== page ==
Century Marks

Century Marks

Religious diplomacy

The State Department has just created an office to reach out to faith communities and religious leaders around the world. It will be headed by Shaun Casey, a professor of Christian ethics at Wesley Theo­logical Seminary in Washington, D.C. Casey expects to focus on three areas: religion and development, international religious freedom, and conflict prevention and resolution. “I think we ignore the political impact of religion at our peril,” Casey said about the new State Department office. He was ap­pointed by Secretary of State John F. Kerry, for whom Casey worked when Kerry was a U.S. senator (Washington Post, July 26).

Campus presence

Fuller Theological Seminary is the first evangelical seminary in the country to accept an on-campus group for LGBT students. Called OneTable, it was started by Nick Palacios, an openly gay student from a conservative Pentecostal background. The seminary expects gay students to be celibate and to not challenge the seminary’s stance that homosexual activity is inconsistent with scripture (USA Today, July 13).

All’s well

After the Anglicantheologian Bishop Charles Gore (1853–1932) attended a performance of one of Bach’s Brandenburg con­certos, he was overheard muttering: “If that is true, everything must be all right” (quoted by Diarmaid MacCulloch in Silence: A Christian History, forth­coming from Viking).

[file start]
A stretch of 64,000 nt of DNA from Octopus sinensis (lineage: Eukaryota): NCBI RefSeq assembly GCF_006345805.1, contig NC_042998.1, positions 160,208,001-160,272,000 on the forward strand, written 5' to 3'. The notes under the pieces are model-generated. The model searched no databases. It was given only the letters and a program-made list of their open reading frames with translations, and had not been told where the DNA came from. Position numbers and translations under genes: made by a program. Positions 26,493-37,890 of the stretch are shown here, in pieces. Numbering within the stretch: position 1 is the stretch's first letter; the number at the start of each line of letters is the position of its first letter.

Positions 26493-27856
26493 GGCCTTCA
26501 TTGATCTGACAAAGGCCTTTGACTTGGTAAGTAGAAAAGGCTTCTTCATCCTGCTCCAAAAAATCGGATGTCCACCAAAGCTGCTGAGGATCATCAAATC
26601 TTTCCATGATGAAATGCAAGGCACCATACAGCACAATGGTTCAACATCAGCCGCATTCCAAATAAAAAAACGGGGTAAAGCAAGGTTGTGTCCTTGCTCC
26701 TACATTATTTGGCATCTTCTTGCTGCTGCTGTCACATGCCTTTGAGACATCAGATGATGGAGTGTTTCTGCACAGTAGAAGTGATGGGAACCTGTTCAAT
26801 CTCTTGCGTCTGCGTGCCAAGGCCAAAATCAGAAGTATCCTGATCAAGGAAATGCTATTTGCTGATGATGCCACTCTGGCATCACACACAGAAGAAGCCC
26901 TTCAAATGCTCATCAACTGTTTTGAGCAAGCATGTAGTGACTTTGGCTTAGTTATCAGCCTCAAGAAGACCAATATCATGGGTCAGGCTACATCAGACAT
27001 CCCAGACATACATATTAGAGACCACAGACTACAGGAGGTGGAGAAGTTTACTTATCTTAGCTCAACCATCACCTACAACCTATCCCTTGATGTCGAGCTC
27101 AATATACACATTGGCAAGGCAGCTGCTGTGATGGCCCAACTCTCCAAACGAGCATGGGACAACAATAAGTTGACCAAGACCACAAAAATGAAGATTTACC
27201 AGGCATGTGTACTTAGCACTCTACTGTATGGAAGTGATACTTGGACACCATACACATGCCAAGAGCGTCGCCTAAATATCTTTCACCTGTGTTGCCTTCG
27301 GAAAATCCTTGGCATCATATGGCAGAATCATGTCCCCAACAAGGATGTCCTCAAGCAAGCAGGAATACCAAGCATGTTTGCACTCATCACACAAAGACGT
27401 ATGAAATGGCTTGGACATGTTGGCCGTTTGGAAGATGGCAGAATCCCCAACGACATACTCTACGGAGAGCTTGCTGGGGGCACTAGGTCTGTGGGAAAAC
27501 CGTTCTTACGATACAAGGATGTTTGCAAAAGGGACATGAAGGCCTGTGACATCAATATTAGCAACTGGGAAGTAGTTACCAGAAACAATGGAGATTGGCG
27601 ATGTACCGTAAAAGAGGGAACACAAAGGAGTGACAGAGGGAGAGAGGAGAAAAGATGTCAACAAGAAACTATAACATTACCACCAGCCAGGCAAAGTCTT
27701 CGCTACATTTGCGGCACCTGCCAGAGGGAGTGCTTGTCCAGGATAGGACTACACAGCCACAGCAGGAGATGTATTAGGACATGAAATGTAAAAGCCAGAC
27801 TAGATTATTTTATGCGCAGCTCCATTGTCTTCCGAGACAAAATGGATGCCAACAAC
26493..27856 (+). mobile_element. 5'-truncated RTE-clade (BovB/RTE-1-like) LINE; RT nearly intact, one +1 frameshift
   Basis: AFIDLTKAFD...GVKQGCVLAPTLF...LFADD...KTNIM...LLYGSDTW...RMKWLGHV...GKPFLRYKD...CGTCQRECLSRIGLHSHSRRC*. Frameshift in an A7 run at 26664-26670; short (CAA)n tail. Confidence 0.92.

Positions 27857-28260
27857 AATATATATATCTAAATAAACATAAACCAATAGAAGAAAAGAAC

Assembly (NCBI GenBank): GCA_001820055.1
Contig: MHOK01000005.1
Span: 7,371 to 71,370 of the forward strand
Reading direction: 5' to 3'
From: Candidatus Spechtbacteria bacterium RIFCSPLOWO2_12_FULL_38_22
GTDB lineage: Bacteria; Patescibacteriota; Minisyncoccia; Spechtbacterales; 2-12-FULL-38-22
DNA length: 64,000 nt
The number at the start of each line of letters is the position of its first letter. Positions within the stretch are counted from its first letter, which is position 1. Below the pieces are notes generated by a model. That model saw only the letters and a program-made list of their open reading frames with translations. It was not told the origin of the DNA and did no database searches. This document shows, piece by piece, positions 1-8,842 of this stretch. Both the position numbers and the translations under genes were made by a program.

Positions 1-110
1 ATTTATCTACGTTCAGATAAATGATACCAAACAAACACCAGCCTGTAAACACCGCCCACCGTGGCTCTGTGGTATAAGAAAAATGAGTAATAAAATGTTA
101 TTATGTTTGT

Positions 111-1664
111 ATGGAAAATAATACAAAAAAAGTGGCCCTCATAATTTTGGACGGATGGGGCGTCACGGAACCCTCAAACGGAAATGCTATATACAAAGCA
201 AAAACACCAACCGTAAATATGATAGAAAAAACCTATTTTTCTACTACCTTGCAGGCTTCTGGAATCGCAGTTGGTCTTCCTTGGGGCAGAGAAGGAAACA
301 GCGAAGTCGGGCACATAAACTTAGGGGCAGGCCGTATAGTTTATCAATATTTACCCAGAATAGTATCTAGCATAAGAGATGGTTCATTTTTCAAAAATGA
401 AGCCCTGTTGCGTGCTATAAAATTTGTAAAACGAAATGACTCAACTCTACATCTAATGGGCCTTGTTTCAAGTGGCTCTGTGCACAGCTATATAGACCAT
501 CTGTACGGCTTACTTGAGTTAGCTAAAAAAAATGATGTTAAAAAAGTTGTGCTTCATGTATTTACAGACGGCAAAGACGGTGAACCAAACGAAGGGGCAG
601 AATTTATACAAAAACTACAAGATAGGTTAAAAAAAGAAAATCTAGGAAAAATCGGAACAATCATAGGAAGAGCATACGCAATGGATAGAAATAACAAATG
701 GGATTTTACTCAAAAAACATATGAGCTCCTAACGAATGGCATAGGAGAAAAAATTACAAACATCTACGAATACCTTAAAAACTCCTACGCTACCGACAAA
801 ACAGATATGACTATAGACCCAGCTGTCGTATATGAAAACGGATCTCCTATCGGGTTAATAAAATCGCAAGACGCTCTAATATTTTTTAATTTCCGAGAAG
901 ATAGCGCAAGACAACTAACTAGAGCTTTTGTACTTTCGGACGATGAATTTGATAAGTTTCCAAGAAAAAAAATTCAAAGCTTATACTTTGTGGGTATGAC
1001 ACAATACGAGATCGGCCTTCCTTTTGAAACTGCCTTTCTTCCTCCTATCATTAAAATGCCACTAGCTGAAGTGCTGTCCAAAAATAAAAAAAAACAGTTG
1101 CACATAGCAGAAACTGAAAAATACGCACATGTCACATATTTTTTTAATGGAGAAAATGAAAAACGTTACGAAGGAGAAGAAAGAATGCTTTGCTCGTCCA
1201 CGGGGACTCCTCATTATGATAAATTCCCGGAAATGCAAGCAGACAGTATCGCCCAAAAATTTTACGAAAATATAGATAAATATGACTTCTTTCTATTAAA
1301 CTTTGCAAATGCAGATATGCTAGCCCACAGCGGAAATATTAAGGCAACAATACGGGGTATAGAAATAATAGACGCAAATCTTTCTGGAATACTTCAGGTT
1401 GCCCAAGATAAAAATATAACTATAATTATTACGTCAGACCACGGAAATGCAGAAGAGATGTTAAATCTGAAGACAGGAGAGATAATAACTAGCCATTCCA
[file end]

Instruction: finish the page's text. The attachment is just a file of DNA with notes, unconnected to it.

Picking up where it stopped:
Mass appeal

During a mass last month with 1,000 bishops in the beehive-shaped modern cathedral in Rio de Janeiro, Pope Francis echoed the message he delivered to pilgrims at World Youth Day earlier—a radical call to renew the church, which has seen its numbers dwindle in Europe thanks to apathy and in Latin America because of competition from charismatic evangelicals. “We cannot keep ourselves shut up in parishes, in our communities when so many people are waiting for the gospel,” Francis said in his homily. It was a slightly more diplomatic expression of an off-the-cuff exhortation he delivered to young Argentine pilgrims, in which he urged the youngsters to make a “mess” in their dioceses and shake things up (AP).

Dirty laundry

The problem with much philanthropy is that it keeps in place a system that makes a few people wealthy and keeps many people in poverty, argues Peter Buffett, son of billionaire Warren Buffett. The chairman of his own philanthropic foundation, he refers to “conscience laundering”: the very rich spread around a little of their wealth to help the poor and make themselves feel better (New York Times, July 26).